Image of Tomte


Tomte – One of the most popular Scandinavian mythological characters

In Sweden there is the Nisse, Nisser or Tomte. The tomte is reputed to safeguard the farmer and his family, as well as the land the farmer owned or worked on against any misfortune. It was especially during the night that the tomte was actively being protective.

In ancient times the tomte had links to the original inhabitor of the farm, as the tomte was believed to be the soul of that man. During early Christianisation, it was a frightful accusation to have been linked to having a tomte on your farm. A neighbour farmer could be jealous of his neighbour’s wealth and accuse the prospering farmer of keeping a tomte. This carried huge ramifications as now the accused was linked to the devil;as the tomte at the time was considered heathen.

Generally the tomte has in history been a solitary character, not social. The belief in the tomte has been widespread in Scandinavian countries and to this day Sweden still has stories of him.

The physical appearance of a tomte is considered to be extremely short and no taller than half the size of a full grown human. He is elderly, with a long beard and dresses in farmer’s clothing. Despite his small size, he possesses surmountable strength. The protection the tomte offered could be retreated as it is not too hard to offend him.

Two general ways to irk and anger the tomte, are to change things as the tomte is a traditionalist and does not like the way things are done on a farm to be changed. The other general way is to disrespect the farm, by swearing, being rude and miss-treating animals.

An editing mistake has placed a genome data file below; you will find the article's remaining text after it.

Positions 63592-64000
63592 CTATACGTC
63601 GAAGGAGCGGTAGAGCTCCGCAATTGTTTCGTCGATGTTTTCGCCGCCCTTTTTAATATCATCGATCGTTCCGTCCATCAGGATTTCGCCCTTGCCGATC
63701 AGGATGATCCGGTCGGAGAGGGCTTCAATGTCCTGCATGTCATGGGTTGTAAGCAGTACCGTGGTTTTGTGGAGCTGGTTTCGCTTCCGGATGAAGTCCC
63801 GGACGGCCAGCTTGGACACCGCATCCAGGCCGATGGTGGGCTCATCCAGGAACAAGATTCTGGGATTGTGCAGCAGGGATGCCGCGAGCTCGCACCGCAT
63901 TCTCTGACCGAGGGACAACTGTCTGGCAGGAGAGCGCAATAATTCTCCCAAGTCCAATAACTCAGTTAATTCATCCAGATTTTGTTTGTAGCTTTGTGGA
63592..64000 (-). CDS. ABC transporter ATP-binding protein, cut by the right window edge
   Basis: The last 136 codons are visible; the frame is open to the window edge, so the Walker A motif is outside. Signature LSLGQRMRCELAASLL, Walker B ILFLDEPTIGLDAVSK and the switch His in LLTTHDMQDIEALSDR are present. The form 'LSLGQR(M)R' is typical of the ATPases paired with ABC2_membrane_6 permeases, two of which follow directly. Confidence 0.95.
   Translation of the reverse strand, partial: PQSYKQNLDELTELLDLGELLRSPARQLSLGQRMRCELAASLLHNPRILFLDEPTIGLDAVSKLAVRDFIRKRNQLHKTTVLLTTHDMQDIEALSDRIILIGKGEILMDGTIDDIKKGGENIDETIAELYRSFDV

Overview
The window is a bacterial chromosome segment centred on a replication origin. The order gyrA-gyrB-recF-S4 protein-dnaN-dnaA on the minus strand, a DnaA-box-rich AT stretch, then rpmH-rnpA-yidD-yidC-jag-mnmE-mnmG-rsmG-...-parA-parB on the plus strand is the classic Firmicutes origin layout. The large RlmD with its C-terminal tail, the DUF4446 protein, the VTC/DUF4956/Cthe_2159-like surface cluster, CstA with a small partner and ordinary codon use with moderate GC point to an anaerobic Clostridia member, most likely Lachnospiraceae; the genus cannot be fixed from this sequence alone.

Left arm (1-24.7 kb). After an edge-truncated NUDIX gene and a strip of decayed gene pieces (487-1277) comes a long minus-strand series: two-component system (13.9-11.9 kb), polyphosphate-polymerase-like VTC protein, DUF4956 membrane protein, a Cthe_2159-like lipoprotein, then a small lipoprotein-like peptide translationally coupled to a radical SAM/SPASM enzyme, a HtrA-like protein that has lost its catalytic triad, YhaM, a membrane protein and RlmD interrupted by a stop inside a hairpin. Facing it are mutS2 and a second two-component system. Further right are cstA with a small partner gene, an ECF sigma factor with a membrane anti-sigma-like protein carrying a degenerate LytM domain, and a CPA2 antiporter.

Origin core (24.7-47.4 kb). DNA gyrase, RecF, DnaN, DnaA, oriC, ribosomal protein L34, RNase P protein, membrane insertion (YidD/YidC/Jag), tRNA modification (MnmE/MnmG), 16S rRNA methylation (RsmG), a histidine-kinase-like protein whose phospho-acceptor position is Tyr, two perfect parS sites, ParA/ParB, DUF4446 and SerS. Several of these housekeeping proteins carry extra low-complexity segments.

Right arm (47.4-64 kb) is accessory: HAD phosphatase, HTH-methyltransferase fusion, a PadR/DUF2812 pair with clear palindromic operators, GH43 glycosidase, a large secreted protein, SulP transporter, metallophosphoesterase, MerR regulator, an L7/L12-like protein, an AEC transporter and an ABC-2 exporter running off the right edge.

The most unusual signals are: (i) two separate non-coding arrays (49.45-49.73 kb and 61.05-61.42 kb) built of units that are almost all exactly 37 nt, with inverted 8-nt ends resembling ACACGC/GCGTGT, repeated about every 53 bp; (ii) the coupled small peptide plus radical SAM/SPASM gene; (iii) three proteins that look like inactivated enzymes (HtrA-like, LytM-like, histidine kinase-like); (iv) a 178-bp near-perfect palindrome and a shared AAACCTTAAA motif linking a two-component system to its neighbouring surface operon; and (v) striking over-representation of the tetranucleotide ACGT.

It is customary to express acknowledgement to the tomte by leaving him a bowl of porridge on Christmas eve. This is also a form of ancestral worship as the tomte has been linked to the soul of the dead. The tomte is reputed to especially favour a small cut of butter on top of his porridge. Various tales express how the tomte would seek revenge if he did not get his porridge, by running away and leaving his role as protector or by causing some misfortune or havoc on the farm.

A truly angry tomte has the ability to drive people mad or impart a poisonous bite that may be fatal.
A form of the tomte, emerged in the late 1800s, who would become known as jultomte. Jultomte has since been associated with brining Christmas gifts to the family home at Christmas time. Today the tomte still has his traditional characteristics, yet the modern form has become well marketed. The height of the tomte is still short yet sometimes he is viewed as adult size, his desire to remain hidden from humans still exists as well as his magical skills. Unlike Santa Clause, the tomte uses the front door and in Sweden he lives in a nearby forest. The tomte is not overweight and if he does have reindeer pulling his sleigh, the reindeer do not fly.

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